Fix or repair certain broken links in an emacs org mode org file. An amateur python script; handle with caution.
Python, a Python Command-Line Utility

Please see Warnings and State of Development below.

Be sure to check out the wiki. There is a cookbook section. Also check out, which is readable using Freeplane.

This is a script aspriring to be in this category:

I wrote over 800 org files, which reside on my local disk. They consist of simple notes with links to websites and other files on local disk. Broken links would naturally occur as I made changes to files on local disk. Files for some of my favorite subjects would gradually become full of broken links, leaving me unable to make more notes. I could not find a solution online. I am an amateur who has been spending some time learning python, but still has a lot to learn, and this project seemed like the next thing to try.

I have read almost zero org mode documentation. I use org mode to keep simple notes, and am mostly interested in quickly looking up information in my collection of org files. When links are broken, my org files greatly diminish in usefulness.

The goals of this script:

  1. repair links (inside an org file) to files on local disk

  2. Optionally add a header to an org file; this header is a list of incoming links, outgoing links, and tags. This feature is off by default.

The script is a command line utility to be used in the terminal. Currently it is known to run in the Ubuntu OS only. Display its help message:

python -h

Warnings and State of Development

WARNING this python script is amateur work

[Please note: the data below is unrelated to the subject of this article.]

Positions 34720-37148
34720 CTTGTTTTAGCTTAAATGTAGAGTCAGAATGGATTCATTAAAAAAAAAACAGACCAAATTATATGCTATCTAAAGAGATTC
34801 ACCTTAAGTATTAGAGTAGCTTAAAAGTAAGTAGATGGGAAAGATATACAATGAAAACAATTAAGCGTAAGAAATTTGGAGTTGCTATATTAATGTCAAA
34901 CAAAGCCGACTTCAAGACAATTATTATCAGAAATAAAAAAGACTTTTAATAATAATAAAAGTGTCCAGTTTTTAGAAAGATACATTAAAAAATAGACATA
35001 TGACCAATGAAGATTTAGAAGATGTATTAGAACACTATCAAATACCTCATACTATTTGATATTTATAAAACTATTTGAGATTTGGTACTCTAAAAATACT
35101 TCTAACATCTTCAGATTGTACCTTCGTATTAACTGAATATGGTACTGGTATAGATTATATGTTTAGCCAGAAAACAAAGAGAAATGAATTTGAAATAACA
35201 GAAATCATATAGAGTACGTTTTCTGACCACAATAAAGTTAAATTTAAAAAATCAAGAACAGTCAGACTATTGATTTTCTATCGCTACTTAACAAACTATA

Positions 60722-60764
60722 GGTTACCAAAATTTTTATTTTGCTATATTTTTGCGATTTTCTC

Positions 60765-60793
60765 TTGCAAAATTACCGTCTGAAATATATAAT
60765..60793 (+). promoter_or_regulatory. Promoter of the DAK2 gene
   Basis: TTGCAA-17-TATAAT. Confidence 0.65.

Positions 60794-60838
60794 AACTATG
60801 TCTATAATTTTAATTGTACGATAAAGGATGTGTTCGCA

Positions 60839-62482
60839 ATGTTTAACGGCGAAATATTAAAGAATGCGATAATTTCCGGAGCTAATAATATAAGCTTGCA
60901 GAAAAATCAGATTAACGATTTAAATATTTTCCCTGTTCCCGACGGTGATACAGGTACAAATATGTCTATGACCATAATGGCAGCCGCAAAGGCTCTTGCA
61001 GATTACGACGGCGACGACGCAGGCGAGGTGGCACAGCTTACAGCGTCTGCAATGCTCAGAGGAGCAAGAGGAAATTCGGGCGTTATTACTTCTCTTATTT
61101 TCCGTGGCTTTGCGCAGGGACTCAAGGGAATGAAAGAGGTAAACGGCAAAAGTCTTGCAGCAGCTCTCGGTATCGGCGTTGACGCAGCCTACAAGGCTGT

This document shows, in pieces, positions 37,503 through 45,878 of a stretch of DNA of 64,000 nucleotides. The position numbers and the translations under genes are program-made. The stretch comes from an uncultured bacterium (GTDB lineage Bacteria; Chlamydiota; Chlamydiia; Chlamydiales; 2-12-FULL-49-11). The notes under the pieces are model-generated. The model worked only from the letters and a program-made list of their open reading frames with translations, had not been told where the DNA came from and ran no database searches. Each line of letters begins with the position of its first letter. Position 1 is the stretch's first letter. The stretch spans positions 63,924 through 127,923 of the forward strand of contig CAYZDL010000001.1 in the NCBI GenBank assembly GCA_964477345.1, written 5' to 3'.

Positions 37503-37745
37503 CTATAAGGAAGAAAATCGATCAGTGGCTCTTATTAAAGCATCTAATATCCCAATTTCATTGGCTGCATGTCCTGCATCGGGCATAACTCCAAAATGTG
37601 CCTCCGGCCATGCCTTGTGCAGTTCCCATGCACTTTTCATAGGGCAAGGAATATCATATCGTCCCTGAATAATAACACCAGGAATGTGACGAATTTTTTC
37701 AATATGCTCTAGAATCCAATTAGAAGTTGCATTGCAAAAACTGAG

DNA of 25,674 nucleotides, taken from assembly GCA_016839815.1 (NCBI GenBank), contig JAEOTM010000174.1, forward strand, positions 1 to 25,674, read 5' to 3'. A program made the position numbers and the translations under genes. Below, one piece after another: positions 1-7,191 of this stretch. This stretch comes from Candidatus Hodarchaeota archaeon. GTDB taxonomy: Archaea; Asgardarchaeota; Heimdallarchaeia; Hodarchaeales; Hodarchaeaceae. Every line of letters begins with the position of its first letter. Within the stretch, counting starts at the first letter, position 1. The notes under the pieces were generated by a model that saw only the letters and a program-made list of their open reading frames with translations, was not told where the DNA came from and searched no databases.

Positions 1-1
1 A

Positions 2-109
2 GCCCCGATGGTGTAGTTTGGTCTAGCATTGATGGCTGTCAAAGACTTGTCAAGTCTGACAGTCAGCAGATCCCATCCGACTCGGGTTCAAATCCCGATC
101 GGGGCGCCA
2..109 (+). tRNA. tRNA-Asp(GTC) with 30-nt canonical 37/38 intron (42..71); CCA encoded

WARNING bugs are still regularly appearing. Comprehensively testing this code is not easy; there is now a test script: First run the test script. If it finds a problem, fixing that problem is recommended before operating on your files.

WARNING can screw up your files. Please first backup your files.

WARNING does not recognize all possible org file characteristics and may trample them (backup first; dry run mode first)

WARNING org mode in emacs can change and this script can break as a result

WARNING intended for experienced users only

WARNING tags that are all caps are changed to all lowercase; if you know python, this is easy to change

The script is amateur work that overwrites files on your local disk. If you are not ready, willing, and able to restore all your files from backups, don't run this.


WARNING only known to work in Ubuntu 14.04, with default bash

recommended but optional: set up a virtual environment (

emacs 24.3.1 and org mode 7.9.3f

Python 2.7.6

Python add-ons:

pudb (debugger) not required, but useful; script has a flag to run it.

Output of pip list in my virtual environment:

backports.shutil-get-terminal-size (1.0.0)

cffi (1.6.0)

cryptography (1.3.2)

decorator (4.0.9)

enum34 (1.1.4)

idna (2.1)

ipaddress (1.0.16)

ipython (4.2.0)

ipython-genutils (0.1.0)

ndg-httpsclient (0.4.0)

pathlib2 (2.1.0)

pexpect (4.0.1)

pickleshare (0.7.2)

pip (8.1.2)

ptyprocess (0.5.1)

pudb (2016.1)

pyasn1 (0.1.9)

pycparser (2.14)

Pygments (2.1.3)

pyOpenSSL (16.0.0)

pysqlite (2.8.2)

requests (2.10.0)

setuptools (21.0.0)

simplegeneric (0.8.1)

six (1.10.0)

traitlets (4.2.1)

urwid (1.3.1)

Getting Help

In terminal, typing python -h prints the usage message:

`Before running on your org files, first run, and resolve any errors it reports

example of running
python -O -uD -f /home/userName/Documents/ -N 20 -t 300

flags with no input argument:
-h, --help: show this help blurb
-H, --addHeader: add a header to org files; default is to not add a header to any org file
-u, --userFixesLinks: when automatic link repair fails and it makes sense to do so, prompt user to fix broken links manually (menu-driven)
-n, --noSpideringStopViaKeystroke: normally spidering can be stopped via typing anything then hitting enter key; -n disables this.  also set by -d.
-d, --debug:  run script in pudb.  additionally sets -n.
-D, --dryRun:  make no changes to org files on disk.  make a copy of database and make changes to the copy.
-l, --showLog:  display log file in terminal after operating on each org file; this gives user time to inspect a rewritten org file in dry run mode before the file is reverted to original